Submitted to: Sensors
Publication Type: Peer Reviewed Journal
Publication Acceptance Date: January 19, 2009
Publication Date: January 29, 2009
Citation: Tu, S., Reed, S.A., Gehring, A.G., He, Y., Paoli, G. 2009. Capture of E. coli O157:H7 using immunomagnetic beads of different size and antibody conjugating chemistry. Sensors. 9:717-730. Interpretive Summary: Due to recent high profile outbreaks of E. coli O157:H7 in spinach (CDC) and Salmonella Saintpaul (CDC), the safety of our food has been of highest concern. From the farm where the food is produced, to the handling practices of manufacturers, to our own kitchens, food safety involves all stages of food production and consumption. Therefore, the need not only for the eradication of food-borne pathogens exists, but also their rapid and sensitive detection once they enter the food chain. Conventional selective enrichment and serological tests of the E. coli take 5-7 days and are labor intensive. We have developed a rapid and sensitive approach that involved the capture of E. coli by imunomagnetic beads and then followed by detection of captured E. coli by a very sensitive time-resolved fluorescence (TRF) method. We also demonstrated that the capture of E. coli in ground beef varied by the different types of immnunomagnetic beads applied. The information is valuable for regulatory agencies and food safety laboratories to develop practical, automated and bead-based methodologies to detect E. coli O157:H7 in foods.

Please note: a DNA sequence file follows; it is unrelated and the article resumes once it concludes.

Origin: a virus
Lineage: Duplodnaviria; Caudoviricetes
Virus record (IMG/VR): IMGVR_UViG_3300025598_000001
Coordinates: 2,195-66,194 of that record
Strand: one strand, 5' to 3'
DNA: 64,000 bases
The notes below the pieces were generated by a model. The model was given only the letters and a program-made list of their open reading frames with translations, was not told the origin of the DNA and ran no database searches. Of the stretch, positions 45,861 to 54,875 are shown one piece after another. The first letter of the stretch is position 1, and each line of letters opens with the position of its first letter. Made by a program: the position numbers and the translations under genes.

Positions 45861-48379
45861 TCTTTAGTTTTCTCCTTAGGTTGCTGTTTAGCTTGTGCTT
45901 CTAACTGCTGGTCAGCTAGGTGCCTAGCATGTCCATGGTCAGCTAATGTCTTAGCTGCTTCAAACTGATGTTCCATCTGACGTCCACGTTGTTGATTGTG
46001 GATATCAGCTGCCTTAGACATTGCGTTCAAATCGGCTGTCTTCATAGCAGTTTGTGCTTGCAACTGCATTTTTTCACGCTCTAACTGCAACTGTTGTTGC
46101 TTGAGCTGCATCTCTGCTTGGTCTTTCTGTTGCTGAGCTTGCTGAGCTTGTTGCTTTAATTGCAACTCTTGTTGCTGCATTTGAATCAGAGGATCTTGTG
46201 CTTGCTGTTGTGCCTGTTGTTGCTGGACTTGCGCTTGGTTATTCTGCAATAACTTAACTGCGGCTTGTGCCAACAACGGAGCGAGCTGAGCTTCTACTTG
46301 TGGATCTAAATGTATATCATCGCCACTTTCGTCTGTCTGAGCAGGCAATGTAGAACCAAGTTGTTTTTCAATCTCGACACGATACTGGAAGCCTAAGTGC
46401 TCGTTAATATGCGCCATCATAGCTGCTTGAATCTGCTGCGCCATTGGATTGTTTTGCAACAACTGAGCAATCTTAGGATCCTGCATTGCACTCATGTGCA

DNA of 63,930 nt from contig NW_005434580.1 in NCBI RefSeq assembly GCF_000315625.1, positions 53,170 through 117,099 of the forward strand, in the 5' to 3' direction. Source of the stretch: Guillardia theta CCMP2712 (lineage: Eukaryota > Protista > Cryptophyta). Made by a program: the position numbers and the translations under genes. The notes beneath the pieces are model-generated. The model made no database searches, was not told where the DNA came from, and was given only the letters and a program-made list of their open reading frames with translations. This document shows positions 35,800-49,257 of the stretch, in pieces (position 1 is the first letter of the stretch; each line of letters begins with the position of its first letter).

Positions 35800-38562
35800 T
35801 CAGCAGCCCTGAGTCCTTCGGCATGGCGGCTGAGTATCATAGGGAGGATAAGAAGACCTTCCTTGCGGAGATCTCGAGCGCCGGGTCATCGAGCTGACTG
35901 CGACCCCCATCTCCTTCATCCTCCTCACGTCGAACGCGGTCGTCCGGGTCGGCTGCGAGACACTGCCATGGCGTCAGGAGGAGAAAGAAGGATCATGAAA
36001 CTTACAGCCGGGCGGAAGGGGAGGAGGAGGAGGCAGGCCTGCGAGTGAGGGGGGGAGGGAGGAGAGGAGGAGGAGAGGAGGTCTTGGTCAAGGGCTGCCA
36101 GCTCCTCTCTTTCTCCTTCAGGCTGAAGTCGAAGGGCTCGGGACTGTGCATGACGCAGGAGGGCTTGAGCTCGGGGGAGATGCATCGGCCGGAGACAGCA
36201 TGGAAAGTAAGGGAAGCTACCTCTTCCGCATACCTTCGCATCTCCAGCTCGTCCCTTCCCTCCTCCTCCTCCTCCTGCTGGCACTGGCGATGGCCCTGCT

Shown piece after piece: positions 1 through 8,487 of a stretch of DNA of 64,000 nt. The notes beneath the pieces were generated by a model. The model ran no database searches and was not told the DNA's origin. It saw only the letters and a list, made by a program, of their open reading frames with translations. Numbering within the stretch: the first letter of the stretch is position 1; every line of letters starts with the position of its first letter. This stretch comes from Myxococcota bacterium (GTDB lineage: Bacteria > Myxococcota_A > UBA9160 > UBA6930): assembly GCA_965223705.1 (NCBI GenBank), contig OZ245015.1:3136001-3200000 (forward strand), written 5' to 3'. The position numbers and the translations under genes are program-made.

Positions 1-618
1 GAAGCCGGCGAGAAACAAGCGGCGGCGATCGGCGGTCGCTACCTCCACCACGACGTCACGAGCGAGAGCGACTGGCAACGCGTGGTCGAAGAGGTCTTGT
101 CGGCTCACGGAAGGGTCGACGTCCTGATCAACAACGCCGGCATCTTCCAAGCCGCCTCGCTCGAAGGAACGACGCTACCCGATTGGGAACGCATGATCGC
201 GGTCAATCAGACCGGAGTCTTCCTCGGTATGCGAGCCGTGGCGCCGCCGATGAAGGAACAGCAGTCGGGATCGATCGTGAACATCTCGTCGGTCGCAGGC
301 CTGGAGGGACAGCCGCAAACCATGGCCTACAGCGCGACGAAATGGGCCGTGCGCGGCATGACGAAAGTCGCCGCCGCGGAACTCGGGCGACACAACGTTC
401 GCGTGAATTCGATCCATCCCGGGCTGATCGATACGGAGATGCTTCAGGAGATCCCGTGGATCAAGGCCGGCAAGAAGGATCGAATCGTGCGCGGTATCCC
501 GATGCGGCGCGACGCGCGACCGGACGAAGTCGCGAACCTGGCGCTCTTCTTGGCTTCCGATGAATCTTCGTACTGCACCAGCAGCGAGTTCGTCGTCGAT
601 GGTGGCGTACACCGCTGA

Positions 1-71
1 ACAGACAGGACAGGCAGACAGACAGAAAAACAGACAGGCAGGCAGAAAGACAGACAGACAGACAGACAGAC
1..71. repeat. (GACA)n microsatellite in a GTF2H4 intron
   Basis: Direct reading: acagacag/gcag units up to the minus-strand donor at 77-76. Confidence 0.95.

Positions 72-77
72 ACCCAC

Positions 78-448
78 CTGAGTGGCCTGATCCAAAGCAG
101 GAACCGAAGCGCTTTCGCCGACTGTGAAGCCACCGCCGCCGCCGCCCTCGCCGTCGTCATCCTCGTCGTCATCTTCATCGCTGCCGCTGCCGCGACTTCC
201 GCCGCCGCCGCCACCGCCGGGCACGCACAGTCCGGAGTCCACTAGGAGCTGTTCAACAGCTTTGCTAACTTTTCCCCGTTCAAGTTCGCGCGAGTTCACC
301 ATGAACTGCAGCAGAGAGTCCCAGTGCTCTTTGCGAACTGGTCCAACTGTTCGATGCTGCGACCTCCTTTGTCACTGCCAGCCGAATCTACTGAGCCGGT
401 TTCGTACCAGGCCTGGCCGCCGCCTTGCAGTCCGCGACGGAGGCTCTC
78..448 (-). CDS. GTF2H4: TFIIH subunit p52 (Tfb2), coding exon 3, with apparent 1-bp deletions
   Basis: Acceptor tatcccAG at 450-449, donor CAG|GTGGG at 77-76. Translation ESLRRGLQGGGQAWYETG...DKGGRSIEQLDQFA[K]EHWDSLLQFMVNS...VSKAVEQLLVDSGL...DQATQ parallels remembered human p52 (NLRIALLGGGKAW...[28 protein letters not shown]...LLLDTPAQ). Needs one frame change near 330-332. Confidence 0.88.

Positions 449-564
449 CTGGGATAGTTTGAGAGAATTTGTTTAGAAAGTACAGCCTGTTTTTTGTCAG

Technical Abstract: Immunomagnetic beads (IMB) were synthesized using anti-E. coli O157 antibodies and magnetic beads of two different sizes (1 'm and 2.6 to 2.8 'm) that contained streptavidin coating, activated carboxyl groups or tosylated surfaces. The synthesized IMB together with a commercially available IMB were applied to capture different strains of E. coli O157:H7 and E. coli O157:NM. The E. coli capture was measured by the time resolved fluorescence (TRF) intensity using a sandwich assay. The analyses of measured TRF intensity and determined antibody surface concentration, indicated that larger beads provided higher response signals than smaller beads and were more effective in capturing the target of interest in pure culture and ground beef. In addition, while each type of IMB showed different favorable capture of E. coli O157:H7, streptavidin-coated IMB elicited the highest response, on average. Streptavidin-coated IMB also provided an economic benefit, costing less than the other IMB per assay. The results could be used to guide the proper choice of IMB for applications in developing detection processes for E. coli O157:H7.